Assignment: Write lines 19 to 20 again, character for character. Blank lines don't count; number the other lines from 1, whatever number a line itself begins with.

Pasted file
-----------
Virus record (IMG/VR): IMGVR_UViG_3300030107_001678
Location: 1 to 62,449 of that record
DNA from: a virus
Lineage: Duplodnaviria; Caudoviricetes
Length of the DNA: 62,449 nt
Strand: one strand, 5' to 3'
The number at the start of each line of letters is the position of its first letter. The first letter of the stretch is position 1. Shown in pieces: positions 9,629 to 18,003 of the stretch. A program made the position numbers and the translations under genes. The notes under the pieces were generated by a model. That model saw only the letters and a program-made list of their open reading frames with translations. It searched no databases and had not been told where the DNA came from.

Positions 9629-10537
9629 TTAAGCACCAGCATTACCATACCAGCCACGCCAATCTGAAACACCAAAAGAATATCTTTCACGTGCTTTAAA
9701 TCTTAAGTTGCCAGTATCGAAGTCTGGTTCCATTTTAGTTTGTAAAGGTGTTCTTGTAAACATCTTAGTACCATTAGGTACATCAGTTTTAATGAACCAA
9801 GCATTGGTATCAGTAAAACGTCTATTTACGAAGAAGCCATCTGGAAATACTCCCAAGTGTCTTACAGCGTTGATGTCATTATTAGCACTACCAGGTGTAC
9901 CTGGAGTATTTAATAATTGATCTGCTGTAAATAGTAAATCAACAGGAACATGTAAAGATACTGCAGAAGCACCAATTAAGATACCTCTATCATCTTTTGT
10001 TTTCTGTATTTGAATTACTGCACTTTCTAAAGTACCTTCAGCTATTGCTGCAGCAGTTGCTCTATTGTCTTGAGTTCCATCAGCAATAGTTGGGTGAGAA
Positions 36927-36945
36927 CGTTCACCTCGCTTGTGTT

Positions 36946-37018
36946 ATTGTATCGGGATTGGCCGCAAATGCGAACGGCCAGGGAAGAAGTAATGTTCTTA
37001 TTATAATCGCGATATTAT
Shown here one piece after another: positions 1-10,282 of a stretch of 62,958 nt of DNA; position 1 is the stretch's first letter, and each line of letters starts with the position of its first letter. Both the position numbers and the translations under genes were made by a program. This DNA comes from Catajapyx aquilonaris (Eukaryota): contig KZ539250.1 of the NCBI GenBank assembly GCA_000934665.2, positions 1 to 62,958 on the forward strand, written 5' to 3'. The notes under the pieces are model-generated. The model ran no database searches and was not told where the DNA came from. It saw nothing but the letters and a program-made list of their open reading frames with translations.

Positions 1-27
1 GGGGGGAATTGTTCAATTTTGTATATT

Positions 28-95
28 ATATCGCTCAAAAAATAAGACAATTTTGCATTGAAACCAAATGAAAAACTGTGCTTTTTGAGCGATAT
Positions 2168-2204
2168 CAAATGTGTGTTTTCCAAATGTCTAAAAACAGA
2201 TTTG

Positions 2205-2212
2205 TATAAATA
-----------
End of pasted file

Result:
Shown here one piece after another: positions 1-10,282 of a stretch of 62,958 nt of DNA; position 1 is the stretch's first letter, and each line of letters starts with the position of its first letter. Both the position numbers and the translations under genes were made by a program. This DNA comes from Catajapyx aquilonaris (Eukaryota): contig KZ539250.1 of the NCBI GenBank assembly GCA_000934665.2, positions 1 to 62,958 on the forward strand, written 5' to 3'. The notes under the pieces are model-generated. The model ran no database searches and was not told where the DNA came from. It saw nothing but the letters and a program-made list of their open reading frames with translations.

Positions 1-27